Photo © President and Fellows of Harvard College
Identification and Creation
Object Number
Copy after Adriaen van Ostade, Dutch (Haarlem 1610 - 1685 Haarlem)
Peasant Leaning on his Doorway, copy after Adriaen van Ostade
Work Type
18th century
Persistent Link
Physical Descriptions
Gray ink, gray wash, black chalk, and graphite on cream antique laid paper, framing line in graphite
11.4 x 11.3 cm (4 1/2 x 4 7/16 in.)
Inscriptions and Marks
  • collector's mark: verso, lower center, purple ink stamp and brown ink: L. 2130 [with accompanying inscription] 573 (John Witt Randall Collection at Harvard College)
  • inscription: former mount, lower left, graphite: It has passed through several European collections / as an original drawing by Adr van Ostade. / it comes last from Dresden where it was / obtained by Louis Thies of whom I purchased it. / See also the etching which Ostade has made / of this subject ----- JWR. [the latter four lines are written over a previous, erased inscription by Randall, which is now illegible]
  • inscription: mat, lower right, graphite: 573. / 262. [crossed out]
  • watermark: none
  • inscription: verso, lower center, purple ink stamp and brown ink: [Randall collection stamp with inscription] 573
Louis Thies, Dresden, sold; to John Witt Randall, Boston, MA, bequeathed; to his sister, Belinda L. Randall, 1892, given; to Harvard University, 1898.

Published Text
Drawings from the Age of Bruegel, Rubens, and Rembrandt: The Complete Collection Online
Multiple authors
Harvard Art Museums (Cambridge, MA, 2017–)

Entry by Susan Anderson, completed November 01, 2017:

This scene of a peasant man looking out of a split door derives from Adriaen van Ostade’s etching (c. 1653) of the same subject (S5.12.1) .1 In an inscription on a former mount, John Witt Randall, the 19th-century American collector and previous owner of this sheet, noted the connection and likely believed that this drawing was Van Ostade’s original preparatory study for the print. However, details such as the awkward figural rendering and the tremulous lines, especially in the window panes, preclude Van Ostade’s hand and instead point to a weak, unidentified follower from the 18th century.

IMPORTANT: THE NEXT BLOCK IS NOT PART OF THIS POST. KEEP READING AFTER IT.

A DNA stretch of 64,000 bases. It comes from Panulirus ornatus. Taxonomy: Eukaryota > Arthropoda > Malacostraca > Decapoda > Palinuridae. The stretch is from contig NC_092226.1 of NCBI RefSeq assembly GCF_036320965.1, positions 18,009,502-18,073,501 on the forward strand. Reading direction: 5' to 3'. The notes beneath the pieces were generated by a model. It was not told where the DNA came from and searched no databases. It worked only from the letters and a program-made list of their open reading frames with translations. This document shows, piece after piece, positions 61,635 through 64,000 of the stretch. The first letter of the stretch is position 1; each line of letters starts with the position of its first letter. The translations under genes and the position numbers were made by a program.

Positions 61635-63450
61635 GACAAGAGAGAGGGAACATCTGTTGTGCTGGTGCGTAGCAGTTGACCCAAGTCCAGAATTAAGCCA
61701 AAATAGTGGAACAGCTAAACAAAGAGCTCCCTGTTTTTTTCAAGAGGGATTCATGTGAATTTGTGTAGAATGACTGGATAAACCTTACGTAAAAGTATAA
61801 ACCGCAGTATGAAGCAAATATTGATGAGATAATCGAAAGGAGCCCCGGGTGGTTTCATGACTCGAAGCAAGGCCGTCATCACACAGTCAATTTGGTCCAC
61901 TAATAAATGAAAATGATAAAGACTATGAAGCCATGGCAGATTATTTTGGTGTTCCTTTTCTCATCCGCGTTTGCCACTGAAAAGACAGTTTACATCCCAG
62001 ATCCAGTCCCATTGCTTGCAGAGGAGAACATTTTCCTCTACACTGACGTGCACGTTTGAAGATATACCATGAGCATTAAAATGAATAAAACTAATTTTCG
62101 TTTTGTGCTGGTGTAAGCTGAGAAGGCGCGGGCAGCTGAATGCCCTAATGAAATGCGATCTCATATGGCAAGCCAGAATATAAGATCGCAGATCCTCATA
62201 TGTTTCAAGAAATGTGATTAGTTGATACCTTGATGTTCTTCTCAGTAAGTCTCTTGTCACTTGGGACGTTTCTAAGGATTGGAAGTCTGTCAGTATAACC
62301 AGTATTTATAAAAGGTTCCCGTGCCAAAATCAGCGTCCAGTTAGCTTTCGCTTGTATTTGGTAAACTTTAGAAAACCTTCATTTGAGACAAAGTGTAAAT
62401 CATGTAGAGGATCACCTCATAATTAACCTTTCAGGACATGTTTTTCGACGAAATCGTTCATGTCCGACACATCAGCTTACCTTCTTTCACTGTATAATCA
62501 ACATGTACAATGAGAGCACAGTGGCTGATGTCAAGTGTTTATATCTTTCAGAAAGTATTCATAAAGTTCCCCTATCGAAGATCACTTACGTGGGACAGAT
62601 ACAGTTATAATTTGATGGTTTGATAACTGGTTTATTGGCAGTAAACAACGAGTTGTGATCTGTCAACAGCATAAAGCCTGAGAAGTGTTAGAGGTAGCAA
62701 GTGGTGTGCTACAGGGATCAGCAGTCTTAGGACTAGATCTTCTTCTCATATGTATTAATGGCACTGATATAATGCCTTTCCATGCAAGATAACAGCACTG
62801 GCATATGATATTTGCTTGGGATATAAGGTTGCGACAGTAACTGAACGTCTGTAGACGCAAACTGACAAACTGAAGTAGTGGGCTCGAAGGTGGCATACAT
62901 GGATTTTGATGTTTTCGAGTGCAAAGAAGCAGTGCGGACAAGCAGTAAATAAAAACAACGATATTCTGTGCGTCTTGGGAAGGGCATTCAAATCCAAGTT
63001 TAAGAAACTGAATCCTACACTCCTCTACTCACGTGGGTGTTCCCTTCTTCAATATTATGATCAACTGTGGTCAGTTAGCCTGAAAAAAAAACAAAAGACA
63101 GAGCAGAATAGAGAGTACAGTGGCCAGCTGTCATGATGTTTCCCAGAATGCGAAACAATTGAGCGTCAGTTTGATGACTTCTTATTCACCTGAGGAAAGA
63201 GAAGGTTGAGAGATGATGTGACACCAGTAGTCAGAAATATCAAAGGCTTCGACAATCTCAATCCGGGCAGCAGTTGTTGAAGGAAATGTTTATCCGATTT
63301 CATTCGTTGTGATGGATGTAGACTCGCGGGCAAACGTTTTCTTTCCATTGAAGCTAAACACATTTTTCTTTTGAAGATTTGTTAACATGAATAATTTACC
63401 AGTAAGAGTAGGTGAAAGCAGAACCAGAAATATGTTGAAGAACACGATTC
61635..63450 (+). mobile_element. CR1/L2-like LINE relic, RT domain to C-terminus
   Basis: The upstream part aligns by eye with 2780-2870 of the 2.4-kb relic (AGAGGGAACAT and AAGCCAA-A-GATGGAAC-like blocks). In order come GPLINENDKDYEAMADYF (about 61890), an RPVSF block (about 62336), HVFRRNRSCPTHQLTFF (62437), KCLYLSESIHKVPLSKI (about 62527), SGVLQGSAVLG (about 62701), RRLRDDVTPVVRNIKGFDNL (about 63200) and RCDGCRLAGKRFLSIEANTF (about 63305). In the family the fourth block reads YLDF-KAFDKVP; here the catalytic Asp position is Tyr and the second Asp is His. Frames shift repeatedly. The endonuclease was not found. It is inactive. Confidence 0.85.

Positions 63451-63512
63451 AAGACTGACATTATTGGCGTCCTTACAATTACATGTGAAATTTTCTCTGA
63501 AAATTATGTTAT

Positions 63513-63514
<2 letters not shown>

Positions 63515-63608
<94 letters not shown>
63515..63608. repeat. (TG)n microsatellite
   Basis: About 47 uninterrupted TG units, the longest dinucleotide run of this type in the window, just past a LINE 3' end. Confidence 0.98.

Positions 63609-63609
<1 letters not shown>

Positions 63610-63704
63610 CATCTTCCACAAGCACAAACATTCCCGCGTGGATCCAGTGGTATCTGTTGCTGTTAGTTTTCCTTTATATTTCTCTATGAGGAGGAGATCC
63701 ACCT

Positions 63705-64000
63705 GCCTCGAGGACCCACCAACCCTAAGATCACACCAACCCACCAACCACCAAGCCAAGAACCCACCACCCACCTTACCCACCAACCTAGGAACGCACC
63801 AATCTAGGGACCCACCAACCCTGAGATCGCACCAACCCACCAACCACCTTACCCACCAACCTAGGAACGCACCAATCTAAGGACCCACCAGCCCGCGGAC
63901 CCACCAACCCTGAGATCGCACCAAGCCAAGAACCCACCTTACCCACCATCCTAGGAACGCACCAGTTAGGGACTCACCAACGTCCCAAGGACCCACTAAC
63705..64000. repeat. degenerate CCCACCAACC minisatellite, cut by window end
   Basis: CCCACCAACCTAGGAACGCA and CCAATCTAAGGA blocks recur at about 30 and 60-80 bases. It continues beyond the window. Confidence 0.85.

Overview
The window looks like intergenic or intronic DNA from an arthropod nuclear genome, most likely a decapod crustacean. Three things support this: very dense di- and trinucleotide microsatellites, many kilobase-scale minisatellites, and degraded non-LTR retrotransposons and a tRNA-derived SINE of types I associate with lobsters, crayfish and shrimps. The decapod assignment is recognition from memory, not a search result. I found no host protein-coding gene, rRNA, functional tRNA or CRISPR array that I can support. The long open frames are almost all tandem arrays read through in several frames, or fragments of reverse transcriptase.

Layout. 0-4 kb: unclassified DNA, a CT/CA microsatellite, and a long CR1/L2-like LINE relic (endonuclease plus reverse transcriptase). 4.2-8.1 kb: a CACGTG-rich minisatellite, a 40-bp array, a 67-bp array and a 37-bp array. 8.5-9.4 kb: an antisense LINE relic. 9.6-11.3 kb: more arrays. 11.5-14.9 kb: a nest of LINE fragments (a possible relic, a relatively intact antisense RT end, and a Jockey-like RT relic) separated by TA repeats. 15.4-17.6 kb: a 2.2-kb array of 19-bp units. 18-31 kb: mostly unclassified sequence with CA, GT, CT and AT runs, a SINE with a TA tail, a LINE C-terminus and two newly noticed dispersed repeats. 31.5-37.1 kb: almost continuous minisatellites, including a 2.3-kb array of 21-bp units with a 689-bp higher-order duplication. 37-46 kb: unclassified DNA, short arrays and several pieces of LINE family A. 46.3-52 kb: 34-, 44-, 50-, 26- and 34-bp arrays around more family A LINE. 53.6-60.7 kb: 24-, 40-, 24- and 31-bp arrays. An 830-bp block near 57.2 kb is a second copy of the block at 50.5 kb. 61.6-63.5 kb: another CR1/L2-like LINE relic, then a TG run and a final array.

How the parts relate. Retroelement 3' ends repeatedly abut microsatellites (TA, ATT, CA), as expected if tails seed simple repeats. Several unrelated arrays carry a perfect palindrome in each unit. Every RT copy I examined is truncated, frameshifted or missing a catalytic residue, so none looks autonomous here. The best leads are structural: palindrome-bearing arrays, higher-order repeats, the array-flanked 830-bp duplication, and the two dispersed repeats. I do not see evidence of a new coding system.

Van Ostade’s etching is in reverse of our drawing, as is an etched copy (R13216) by British printmaker David Deuchar (1743–1808).2 An anonymous etched copy3 is in the same orientation as our sheet, and as such may be its direct model. The hand that made our drawing expanded Van Ostade’s original composition (and that of the etched copies) slightly at the left and right edges.


1 Adriaen van Ostade, Peasant Leaning on His Doorway (Hollstein 9). For the date of the etching, see Leonard J. Slatkes in Everyday Life in Holland’s Golden Age: The Complete Etchings of Adriaen van Ostade, ed. Pieter van der Coelen et al. (Amsterdam: Museum Het Rembrandthuis, 1998), cat. 9, pp. 100–101.

2 David Deuchar, Peasant Leaning on His Doorway, etching, 105 × 93 mm.

3 Copy after Adriaen van Ostade, Peasant Leaning on His Doorway, etching, 110 × 100 mm, Amsterdam, Rijksmuseum, RP-P-OB-12.656.

Acquisition and Rights
Credit Line
Harvard Art Museums/Fogg Museum, Gift of Belinda L. Randall from the collection of John Witt Randall
Accession Year
Object Number
European and American Art
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Publication History

William W. Robinson, "John Witt Randall: An Early American Collector of Later German Drawings", Master Drawings, Master Drawings Association (New York, 2001), vol. 39, no. 2, Summer, pp. 159-168, p. 167 (note 24)

Subjects and Contexts

Dutch, Flemish, & Netherlandish Drawings

Related Works

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